Environmental groups sue US BLM over proposed Utah natural gas project

In a suit filed in US District Court in Salt Lake City Friday, the Southern Utah Wilderness Alliance, the Natural Resources Defense Council and the Sierra Club joined the Wilderness Society, claiming BLM violated the National Environmental Policy Act

A spokeswoman representing of a coalition of environmental groups suing the US Bureau of Land Management over its approval last year of a project that calls for drilling nearly 1,300 natural gas wells in east-central Utah hopes the groups can work out its differences with BLM in an amicable manner, she said Wednesday.

"We've certainly shown our concerns about this project. I hope that we can find an agreeable path forward that will comply with both the BLM and EPA mandates. That's been our hope and maybe that will happen," said Nada Culver, a spokeswoman for The Wilderness Society.

In a suit filed in US District Court in Salt Lake City Friday, the Southern Utah Wilderness Alliance, the Natural Resources Defense Council and the Sierra Club joined the Wilderness Society, claiming BLM violated the National Environmental Policy Act when it approved last June a record of decision for the Uinta Basin National Gas Development Project.

The suit claims the BLM, in adopting the preferred alternative in its draft environmental impact statement for the project, ignored environmental and outdoor recreation groups, a group of federal lawmakers and the Environmental Protection Agency.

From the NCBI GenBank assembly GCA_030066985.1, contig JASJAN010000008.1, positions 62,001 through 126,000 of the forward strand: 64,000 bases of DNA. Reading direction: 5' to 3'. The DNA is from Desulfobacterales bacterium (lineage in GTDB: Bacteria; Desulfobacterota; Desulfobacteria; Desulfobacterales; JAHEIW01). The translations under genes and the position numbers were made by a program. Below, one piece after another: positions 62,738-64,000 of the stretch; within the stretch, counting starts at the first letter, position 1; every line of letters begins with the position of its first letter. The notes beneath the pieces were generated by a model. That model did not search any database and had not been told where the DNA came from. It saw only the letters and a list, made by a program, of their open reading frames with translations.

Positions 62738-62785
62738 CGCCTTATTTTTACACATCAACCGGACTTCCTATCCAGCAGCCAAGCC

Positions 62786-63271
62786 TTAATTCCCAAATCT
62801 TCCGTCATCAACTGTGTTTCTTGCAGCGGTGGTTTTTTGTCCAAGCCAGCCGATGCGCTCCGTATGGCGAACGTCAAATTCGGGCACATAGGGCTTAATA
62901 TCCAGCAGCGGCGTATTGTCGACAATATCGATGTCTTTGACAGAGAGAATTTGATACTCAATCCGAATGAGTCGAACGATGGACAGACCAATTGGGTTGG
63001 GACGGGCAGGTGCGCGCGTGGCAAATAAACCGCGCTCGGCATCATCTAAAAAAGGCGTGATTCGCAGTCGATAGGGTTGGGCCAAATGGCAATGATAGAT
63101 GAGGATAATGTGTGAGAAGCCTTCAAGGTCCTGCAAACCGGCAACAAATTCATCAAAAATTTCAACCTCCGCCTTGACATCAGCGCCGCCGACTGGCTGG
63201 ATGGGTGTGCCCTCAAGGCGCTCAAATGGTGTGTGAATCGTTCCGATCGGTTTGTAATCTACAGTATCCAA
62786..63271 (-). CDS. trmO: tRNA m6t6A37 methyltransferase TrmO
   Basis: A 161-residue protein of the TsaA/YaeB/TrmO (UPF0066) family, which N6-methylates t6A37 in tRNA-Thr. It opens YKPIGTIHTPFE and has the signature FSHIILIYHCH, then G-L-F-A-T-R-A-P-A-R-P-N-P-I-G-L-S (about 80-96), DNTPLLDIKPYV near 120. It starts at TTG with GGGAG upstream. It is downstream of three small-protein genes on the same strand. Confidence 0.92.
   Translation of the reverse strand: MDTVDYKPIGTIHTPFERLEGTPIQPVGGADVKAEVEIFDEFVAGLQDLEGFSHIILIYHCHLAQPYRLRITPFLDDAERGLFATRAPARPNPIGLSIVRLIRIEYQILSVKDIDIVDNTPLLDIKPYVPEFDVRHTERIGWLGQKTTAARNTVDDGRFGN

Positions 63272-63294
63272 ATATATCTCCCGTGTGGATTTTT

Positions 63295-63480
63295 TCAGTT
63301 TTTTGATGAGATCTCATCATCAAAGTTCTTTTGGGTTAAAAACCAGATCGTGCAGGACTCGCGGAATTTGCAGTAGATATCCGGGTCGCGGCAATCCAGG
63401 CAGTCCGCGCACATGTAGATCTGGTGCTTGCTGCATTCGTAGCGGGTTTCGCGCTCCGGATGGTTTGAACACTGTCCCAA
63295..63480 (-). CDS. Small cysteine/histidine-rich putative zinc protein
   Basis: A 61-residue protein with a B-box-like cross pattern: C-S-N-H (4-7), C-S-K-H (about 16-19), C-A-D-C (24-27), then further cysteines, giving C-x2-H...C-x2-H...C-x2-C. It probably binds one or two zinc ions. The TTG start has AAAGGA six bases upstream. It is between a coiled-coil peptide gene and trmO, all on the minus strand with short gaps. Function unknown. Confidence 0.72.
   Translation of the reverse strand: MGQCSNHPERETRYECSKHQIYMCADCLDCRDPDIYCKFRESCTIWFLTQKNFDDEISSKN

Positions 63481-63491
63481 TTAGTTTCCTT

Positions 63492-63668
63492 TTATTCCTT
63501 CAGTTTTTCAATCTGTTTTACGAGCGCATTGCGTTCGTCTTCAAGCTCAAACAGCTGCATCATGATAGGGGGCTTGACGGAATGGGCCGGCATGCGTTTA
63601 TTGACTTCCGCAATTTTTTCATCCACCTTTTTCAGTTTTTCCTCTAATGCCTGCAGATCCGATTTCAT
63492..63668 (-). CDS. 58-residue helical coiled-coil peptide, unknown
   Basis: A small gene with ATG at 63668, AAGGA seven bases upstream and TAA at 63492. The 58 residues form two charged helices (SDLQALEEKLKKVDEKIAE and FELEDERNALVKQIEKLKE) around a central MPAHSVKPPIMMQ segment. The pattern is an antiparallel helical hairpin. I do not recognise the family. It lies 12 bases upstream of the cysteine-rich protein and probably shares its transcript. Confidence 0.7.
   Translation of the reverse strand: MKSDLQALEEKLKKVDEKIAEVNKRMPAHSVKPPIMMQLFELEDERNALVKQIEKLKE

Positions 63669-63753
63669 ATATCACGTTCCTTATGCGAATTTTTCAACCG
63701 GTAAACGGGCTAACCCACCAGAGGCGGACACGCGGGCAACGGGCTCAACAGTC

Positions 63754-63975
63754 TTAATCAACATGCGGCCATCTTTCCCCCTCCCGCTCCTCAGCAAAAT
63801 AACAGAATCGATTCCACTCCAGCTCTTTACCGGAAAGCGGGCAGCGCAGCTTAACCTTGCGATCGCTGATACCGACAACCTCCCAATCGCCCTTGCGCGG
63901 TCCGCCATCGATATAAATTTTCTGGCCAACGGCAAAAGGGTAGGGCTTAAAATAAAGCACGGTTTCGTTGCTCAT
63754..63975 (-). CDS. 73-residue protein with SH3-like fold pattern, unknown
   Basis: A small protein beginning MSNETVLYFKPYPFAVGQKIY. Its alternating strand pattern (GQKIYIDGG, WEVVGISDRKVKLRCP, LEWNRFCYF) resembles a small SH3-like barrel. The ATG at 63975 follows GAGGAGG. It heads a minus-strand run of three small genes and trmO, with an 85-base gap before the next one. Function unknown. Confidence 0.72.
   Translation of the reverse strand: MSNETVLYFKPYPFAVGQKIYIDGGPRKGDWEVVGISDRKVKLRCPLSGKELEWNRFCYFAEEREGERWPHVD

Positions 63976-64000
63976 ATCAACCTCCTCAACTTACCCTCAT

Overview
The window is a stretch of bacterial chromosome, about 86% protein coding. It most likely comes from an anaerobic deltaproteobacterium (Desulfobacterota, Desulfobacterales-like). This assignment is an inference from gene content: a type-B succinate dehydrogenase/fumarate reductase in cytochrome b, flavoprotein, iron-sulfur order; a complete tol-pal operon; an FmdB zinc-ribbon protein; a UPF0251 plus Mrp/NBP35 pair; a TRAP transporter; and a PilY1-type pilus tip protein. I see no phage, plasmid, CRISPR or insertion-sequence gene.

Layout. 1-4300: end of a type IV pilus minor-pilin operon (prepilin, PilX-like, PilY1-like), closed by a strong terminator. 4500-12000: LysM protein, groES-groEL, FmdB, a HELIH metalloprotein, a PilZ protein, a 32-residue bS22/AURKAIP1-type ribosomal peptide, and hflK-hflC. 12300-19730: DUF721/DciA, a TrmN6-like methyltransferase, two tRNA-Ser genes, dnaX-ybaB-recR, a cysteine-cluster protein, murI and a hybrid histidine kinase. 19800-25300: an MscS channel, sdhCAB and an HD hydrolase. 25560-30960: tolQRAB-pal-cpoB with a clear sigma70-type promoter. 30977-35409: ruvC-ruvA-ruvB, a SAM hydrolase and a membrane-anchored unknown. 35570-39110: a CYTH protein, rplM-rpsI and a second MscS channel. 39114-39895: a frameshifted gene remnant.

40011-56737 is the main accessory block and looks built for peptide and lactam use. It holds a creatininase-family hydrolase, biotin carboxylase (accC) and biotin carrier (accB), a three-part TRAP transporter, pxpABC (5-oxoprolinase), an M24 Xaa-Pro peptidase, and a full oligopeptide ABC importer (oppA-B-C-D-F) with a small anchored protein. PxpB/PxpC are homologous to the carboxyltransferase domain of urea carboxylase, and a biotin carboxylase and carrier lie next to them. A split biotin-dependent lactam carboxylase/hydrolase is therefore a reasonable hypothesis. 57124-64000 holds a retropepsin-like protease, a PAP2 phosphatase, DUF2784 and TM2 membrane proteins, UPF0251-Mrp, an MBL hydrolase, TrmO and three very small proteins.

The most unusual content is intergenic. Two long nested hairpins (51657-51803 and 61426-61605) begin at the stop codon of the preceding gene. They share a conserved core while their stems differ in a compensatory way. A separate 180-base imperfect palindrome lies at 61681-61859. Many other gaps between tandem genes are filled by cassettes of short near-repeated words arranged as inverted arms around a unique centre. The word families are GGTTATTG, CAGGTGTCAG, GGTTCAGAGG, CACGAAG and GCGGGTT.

The environmental groups contend the proposed project -- which calls for allowing Denver-based Gasco Energy to drill up to 1,298 wells from 575 well pads in a project area that comprises nearly 207,000 acres -- would result in increased ozone pollution, encroach upon critical wildlife habitat and imperial the possibility that portions of the project area could someday be designated as wilderness.

"I thought there was a way to do this project in a way more consistent with this administration's approach to oil and gas development. That was the global concern," Culver said.

She said her greatest fear is the risk the proposed project could pose to air quality in the greater Uinta Basin region, which has experienced some of the worst winter ozone pollution in the nation. Culver added the project could negatively affect critically important species such as the greater sage grouse, which the US Fish and Wildlife Service identified as warranted for listing and protection under the Endangered Species Act.

Culver called for the BLM to prepare a supplemental EIS for the Gasco project to take into account data not included in the current EIS. "I think what's going to happen. They would have to go back and do further analysis," she said.

Much of the needed data on air quality and the greater sage grouse can be gleaned from the analysis of research that already is readily available, Culver said. "I think it needs to be done. I think the BLM understands the concerns," she added.

A representative of BLM did not immediately return requests for comment and a spokesman for Gasco said he was unable to provide an immediate comment on the lawsuit.